‘How to Own the World’ by Andrew Craig-Rebellious Book Review

Hi friends, hope we’re all keeping well.

Today I’d like to review a book that I had read quite a while ago, and has left me with many fruits of knowledge about the world of investing-‘How to Own the World’ by Andrew Craig.


I managed to find this book when I was in my peak reading phase, browsing through Amazon’s ‘Business’ section in the kindle store, and the title immediately caught my interest.

After finding the writer’s introduction and first few paragraphs in the sample amusing and likeable, I went ahead and bought the full thing.


I’ll begin by saying this book was the most information-heavy book I’ve ever read. It is also the book that took me the absolute longest time to read. Though that might be attributed to me taking the time to try understand everything the book talked about, the fact exists nonetheless.

Anyway, this book was pretty much my very first introduction to the world of investing, and I appreciate it having taught me so much.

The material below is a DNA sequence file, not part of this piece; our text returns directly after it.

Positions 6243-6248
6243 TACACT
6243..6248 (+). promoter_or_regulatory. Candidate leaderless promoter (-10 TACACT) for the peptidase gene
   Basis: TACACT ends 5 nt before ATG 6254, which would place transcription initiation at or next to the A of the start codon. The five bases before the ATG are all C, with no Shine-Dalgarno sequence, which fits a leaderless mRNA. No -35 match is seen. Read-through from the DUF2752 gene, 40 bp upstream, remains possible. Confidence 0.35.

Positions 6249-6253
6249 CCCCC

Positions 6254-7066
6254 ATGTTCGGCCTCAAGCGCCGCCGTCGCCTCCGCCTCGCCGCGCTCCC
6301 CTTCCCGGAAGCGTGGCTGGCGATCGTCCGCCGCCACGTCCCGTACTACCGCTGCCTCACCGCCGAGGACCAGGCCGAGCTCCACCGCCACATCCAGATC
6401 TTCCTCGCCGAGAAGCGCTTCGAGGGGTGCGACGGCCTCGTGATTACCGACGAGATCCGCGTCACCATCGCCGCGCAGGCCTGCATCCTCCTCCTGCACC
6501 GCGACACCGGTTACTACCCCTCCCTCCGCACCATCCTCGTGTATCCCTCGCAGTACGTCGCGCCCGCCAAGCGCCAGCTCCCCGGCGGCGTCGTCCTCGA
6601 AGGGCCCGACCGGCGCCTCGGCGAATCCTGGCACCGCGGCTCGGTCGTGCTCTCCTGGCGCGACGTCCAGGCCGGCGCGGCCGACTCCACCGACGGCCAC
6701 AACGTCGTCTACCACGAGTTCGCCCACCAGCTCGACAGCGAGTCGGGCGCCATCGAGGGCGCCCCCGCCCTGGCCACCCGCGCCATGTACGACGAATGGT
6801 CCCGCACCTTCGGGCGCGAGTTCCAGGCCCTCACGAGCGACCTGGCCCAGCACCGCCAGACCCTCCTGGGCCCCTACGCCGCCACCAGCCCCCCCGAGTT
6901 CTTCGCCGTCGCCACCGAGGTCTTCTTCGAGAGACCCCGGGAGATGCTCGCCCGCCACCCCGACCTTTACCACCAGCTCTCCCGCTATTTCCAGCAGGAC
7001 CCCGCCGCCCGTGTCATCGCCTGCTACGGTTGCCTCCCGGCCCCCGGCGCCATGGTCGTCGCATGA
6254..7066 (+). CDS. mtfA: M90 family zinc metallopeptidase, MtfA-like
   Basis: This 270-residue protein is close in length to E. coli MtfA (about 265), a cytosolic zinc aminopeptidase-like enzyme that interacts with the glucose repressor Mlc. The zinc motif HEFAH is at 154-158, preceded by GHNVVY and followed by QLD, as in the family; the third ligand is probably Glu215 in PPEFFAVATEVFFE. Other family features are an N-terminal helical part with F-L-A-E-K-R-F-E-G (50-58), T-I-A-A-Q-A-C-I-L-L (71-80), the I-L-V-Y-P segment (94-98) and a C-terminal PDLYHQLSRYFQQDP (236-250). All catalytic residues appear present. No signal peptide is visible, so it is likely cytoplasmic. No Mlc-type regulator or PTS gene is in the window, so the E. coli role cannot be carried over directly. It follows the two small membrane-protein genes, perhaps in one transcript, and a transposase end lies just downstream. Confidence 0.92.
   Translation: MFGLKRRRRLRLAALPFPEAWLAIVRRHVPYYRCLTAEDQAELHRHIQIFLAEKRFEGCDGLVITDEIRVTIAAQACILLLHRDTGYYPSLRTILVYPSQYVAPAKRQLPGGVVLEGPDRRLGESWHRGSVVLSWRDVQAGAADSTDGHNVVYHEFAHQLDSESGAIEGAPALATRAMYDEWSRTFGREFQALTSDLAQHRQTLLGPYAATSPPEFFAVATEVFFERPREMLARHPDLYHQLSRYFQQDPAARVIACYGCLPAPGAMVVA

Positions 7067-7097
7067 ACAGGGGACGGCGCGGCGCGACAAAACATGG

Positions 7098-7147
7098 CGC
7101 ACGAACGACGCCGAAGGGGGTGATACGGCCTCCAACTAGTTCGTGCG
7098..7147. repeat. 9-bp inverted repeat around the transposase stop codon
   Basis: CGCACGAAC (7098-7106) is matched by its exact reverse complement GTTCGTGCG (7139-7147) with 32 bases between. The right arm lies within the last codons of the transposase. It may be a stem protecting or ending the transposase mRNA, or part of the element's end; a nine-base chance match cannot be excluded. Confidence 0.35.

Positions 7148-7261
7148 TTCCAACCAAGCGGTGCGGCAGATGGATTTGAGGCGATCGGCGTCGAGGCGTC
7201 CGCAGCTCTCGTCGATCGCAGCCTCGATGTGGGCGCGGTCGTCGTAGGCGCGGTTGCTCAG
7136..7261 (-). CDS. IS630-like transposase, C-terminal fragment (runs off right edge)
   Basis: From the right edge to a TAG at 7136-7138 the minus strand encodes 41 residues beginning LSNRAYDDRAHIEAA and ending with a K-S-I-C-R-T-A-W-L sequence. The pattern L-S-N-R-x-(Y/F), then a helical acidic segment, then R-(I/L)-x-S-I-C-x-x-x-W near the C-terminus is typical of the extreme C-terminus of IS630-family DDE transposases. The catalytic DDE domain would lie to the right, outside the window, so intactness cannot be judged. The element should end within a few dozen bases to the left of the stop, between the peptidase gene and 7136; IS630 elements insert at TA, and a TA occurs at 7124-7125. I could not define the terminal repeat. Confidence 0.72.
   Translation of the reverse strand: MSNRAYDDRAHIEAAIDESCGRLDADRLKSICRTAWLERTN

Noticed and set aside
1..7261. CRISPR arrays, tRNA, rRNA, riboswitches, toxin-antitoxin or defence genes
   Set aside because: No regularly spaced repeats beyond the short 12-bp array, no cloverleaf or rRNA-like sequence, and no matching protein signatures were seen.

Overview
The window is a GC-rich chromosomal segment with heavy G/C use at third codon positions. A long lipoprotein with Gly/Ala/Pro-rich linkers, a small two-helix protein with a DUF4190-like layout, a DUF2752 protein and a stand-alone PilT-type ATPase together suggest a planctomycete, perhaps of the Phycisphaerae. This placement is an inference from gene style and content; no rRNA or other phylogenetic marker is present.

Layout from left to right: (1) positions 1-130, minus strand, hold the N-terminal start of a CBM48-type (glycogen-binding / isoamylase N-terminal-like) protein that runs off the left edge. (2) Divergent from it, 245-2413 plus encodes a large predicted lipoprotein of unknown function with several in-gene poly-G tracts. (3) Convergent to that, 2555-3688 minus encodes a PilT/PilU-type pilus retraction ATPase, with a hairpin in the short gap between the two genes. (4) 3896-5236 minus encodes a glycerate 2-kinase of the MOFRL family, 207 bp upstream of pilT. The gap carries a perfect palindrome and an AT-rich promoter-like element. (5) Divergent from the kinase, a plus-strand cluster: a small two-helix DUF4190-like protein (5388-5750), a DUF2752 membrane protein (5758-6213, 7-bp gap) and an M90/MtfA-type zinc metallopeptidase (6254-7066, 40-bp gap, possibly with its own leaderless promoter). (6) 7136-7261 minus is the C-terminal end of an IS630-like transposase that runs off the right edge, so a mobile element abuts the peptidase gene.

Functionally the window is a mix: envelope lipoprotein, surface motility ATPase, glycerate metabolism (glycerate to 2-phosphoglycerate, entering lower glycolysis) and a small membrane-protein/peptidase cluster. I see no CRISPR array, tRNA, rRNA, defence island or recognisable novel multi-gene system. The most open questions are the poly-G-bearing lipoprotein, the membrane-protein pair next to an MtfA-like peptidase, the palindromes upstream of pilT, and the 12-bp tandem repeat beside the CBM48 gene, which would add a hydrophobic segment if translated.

The importance of diversification in not just stocks and sectors, but assets in general like commodities and property, was the biggest takeaway from the book (hence the name of it, I suppose). Of course, the book also delved into each commodity type in lots more detail, which was super fascinating. Other financial concepts like ‘ghostflation’ and what an ‘investment fund’ was, were all things I first learned in this book as well.

Because I finished the book when I was like 16 or 17, my general impressions and thoughts on the book aren’t particularly strong nor vivid. Maybe it might’ve been better to pick the conventional ‘The Intelligent Investor’ as my first investment book, but all in all I still learned and remember a lot of what the book taught and explained, so I’m happy regardless.

The author often used real life examples to reinforce concepts, and explained things in generally understandable terms, while still explaining in some detail.

Overall, an okay book to learn about the basics of diversification and what each class of asset entails, and how to go about acquiring them. Possibly better books out there that does the job better, but just haven’t gotten around to reading them yet.

Solid 6.5/10.

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